Quinoa is a grain that thrives in harsh environments, growing well on poor quality soils. This grain was once the staple "Mother Grain" in ancient Andean civilizations, but was marginalized when the Spanish arrived in South America. Now, an international team of researchers at King Abdullah University of Science and Technology (KAUST) led by Prof. Mark Tester, have completed the first high-quality sequence of the Chenopodium quinoa genome, and they have begun identifying genes that could be manipulated to change the way the plant matures and produces food.
The project, which brought together 33 researchers from four continents, including 20 people from seven research groups at KAUST, used a combination of techniques to piece together full chromosomes of C. quinoa. The resulting genome is the highest available quinoa sequence to date, and is yielding insights into the plant's traits and growth mechanisms.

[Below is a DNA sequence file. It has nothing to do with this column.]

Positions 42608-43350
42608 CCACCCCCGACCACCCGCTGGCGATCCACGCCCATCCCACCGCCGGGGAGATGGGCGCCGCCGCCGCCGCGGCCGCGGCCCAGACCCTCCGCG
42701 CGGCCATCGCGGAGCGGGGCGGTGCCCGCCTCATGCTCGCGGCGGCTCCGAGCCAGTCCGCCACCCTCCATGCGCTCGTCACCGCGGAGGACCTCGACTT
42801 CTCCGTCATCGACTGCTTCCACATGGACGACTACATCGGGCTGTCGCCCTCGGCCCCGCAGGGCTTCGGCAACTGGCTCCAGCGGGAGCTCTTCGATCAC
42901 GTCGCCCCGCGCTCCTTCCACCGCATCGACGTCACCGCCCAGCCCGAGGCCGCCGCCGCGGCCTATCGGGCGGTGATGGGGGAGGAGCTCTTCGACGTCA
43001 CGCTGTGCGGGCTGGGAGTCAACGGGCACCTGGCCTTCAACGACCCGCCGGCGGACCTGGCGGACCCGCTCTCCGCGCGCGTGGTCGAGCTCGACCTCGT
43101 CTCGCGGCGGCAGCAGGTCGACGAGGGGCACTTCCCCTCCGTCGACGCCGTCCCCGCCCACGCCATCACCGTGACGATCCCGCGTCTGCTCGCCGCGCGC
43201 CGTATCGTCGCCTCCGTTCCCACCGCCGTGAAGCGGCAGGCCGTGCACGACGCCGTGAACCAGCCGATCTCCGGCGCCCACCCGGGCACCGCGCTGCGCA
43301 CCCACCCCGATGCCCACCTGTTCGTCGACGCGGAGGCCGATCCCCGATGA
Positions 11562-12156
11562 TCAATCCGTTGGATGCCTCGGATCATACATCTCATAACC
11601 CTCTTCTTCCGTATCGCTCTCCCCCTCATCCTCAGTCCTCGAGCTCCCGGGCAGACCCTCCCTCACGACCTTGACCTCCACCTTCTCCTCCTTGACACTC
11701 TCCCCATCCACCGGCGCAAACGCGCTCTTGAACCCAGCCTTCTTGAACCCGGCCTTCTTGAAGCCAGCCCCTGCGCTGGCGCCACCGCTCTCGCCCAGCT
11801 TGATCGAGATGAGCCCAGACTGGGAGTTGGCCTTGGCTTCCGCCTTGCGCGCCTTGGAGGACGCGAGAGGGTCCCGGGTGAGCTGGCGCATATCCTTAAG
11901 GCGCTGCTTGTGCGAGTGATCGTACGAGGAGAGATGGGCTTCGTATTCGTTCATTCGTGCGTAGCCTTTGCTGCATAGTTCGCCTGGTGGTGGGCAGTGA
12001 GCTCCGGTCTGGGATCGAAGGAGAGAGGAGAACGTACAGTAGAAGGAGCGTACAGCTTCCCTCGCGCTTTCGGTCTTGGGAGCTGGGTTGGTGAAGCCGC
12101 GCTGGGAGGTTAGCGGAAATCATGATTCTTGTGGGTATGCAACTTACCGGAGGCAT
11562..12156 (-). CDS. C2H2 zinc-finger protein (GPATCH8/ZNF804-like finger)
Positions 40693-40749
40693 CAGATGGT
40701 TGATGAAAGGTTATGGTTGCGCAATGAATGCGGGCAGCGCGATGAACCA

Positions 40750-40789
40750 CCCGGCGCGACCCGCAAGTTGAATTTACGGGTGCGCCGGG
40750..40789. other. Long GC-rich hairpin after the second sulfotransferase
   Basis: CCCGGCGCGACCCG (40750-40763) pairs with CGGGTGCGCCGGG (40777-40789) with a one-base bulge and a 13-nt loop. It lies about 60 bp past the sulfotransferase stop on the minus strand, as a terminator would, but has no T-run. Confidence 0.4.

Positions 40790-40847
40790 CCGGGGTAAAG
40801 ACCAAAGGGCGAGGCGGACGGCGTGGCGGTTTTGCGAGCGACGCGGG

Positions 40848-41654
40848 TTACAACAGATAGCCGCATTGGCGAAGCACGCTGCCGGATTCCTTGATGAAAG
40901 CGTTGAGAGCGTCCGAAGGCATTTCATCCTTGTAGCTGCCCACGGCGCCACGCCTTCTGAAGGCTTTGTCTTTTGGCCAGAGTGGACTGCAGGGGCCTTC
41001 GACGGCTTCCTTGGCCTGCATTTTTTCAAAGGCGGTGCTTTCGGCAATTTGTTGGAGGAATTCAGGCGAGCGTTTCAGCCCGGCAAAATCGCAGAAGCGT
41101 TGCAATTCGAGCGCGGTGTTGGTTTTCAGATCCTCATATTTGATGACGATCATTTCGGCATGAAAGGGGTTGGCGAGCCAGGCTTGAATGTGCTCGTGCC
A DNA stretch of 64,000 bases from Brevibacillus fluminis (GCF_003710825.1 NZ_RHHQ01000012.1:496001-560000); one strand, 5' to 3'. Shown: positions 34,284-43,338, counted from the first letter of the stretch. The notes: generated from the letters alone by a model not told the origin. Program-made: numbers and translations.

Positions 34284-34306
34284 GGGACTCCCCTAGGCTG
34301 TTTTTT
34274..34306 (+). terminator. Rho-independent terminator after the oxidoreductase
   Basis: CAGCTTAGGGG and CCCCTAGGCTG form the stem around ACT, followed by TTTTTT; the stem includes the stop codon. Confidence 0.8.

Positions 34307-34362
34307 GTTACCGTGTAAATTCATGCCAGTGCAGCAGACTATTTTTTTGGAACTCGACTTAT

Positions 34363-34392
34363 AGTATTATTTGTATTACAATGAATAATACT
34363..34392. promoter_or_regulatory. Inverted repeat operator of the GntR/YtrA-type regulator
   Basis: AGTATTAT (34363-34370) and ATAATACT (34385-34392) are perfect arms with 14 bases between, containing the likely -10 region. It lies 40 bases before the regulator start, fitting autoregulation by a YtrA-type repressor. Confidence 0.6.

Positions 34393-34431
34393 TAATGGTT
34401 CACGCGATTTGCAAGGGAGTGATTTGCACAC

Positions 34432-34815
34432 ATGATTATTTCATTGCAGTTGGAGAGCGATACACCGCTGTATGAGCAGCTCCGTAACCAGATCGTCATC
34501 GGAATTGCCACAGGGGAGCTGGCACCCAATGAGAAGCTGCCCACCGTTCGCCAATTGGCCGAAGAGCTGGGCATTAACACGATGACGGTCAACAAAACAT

The sequencing project helped in the identification of the transcription factor likely to control the production of anti-nutritional triterpenoid saponins in quinoa seeds. The research team also found a mutation that appears to cause alternative splicing and a premature stop codon in sweet quinoa strains.
The results of their study are available as an open-access article in Nature. For more details, read the news release from KAUST.